How does the etiquette concept that "The only thing ruder than rudeness is pointing out said rudeness" not imply letting oneself get walked all over? Help me understand this, if you would?
AskMe is turning into a Boundaries 201 resource for me, apparently...
So, there's this idea floating around that "The only thing ruder than breaching etiquette is for someone to point that breach out." I've seen variations on this theme stated time and again, by people from the level of Dear Abby & colleagues on down.
This troubles me, because while I’d like to be polite, it seems to imply that self-assertion and etiquette are in this case almost mutually exclusive. The notion that calling someone out on their transgressions or standing up for oneself automatically makes one the less-polite party seems like a free pass for any bad behaviour that people choose to indulge in.
I have run into this explicitly a few times, from the strangers who get horribly offended when I refuse to answer their overly personal questions about my heritage or my disability, to the former friends who have been terribly upset by my restating a boundary they'd violated and asking them to respect it. As the "former" part implies, I haven't put up with this treatment from supposed friends. However, it saddens me that I get tarred with labels like "hostile" "rude & nasty" or "drama queen" for daring to say that I don’t feel I should be treated poorly or would like to have my boundaries respected, especially by those who claim to care about me.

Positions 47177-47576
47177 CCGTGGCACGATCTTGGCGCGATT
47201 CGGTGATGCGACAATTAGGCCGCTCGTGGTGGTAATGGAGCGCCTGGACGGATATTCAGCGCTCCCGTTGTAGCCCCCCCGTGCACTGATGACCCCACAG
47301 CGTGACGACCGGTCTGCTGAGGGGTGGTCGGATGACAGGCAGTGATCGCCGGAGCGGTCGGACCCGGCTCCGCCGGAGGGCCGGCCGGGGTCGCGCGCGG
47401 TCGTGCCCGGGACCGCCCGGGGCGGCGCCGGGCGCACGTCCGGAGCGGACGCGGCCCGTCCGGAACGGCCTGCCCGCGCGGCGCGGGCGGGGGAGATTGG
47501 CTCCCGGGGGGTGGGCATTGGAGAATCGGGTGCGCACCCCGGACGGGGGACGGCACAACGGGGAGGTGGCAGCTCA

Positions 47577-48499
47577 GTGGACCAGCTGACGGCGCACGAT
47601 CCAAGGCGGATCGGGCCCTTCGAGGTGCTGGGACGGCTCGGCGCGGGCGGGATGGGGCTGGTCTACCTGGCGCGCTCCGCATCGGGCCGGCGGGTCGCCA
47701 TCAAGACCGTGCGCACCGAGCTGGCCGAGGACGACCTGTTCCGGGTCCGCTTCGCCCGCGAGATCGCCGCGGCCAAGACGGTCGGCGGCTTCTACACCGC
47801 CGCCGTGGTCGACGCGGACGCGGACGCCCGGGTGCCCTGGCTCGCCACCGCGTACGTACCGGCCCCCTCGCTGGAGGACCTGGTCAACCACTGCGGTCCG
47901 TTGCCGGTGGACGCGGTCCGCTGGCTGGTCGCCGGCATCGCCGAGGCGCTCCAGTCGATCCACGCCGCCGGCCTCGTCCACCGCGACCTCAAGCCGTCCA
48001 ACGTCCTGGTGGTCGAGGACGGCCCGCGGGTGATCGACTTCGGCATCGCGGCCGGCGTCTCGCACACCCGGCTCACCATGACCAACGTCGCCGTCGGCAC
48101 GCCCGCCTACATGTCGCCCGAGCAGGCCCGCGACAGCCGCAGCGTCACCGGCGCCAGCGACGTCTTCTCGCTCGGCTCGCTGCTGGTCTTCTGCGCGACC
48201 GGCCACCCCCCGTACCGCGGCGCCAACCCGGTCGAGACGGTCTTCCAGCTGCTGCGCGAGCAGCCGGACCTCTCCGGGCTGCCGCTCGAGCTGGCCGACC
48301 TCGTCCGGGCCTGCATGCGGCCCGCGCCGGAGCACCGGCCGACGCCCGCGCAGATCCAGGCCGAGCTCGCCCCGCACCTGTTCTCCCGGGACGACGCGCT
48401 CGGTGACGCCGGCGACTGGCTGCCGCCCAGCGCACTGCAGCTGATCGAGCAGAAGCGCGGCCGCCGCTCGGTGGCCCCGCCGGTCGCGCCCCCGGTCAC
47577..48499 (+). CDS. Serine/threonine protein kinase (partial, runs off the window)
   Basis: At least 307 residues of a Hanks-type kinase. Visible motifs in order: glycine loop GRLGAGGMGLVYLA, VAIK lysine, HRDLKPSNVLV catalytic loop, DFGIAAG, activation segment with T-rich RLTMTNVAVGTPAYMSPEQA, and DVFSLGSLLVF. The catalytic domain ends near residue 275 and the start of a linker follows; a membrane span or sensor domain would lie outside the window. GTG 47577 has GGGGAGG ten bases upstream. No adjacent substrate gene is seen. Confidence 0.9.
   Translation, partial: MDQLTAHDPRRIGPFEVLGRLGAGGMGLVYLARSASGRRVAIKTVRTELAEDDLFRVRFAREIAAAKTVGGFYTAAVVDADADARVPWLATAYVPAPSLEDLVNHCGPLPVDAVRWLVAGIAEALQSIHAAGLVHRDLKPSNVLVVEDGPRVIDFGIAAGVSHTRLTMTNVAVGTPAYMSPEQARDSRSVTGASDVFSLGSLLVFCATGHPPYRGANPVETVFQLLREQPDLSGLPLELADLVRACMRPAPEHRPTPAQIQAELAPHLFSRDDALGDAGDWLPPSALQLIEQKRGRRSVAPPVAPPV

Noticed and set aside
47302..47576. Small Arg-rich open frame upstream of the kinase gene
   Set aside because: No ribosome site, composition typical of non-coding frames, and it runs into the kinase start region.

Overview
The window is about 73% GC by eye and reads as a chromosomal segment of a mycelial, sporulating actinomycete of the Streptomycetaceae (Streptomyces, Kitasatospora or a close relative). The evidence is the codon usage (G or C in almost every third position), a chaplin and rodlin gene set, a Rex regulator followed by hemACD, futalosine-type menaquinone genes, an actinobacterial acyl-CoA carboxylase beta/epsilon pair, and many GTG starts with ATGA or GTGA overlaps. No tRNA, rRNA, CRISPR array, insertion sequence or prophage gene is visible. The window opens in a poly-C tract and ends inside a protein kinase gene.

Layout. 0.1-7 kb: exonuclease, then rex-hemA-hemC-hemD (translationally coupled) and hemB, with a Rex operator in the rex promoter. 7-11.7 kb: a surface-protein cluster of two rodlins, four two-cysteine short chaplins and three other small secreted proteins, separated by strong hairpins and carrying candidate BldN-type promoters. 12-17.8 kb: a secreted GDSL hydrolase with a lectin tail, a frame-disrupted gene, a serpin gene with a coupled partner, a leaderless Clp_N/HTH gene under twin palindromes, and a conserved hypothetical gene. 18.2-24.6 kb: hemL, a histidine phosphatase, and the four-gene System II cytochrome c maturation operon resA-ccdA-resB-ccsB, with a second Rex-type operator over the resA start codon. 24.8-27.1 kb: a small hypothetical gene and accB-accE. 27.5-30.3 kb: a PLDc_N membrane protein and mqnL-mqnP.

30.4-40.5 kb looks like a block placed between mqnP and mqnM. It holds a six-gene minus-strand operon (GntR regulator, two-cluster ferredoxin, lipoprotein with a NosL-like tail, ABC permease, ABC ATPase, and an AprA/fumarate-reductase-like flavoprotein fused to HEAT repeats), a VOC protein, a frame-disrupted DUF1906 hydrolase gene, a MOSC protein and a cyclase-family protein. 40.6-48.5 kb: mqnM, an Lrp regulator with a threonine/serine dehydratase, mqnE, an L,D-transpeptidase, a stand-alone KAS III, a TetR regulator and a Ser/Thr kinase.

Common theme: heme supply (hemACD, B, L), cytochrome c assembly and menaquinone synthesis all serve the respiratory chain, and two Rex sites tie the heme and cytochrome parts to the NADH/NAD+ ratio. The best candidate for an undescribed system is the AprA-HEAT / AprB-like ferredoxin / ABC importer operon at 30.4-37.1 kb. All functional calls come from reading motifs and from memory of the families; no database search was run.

It's all starting to remind me of this Privilege Denying Dude
Though I do note the irony of people telling me I've broken the roles of etiquette by speaking to them about their poor behaviour - since of course by doing so, they've just violated the etiquette precept themselves. It's like an infinite recursion of rudeness! Whee!
I have read arguments that someone violating or ignoring boundaries has violated the social contract and therefore any obligation to be polite is nullified. Other people seem to feel that maintaining decorum matters all the more in the face of indecorousness from other people.
So is it the case that pointing out a boundary violation or standing up for oneself is inevitably a breach of etiquette - and if not, how do you do so in a socially acceptable manner? Or is this one of those strange semantic games where it's okay to call out inappropriate behaviour, but only if one is careful not to say that it's inappropriate or impolite?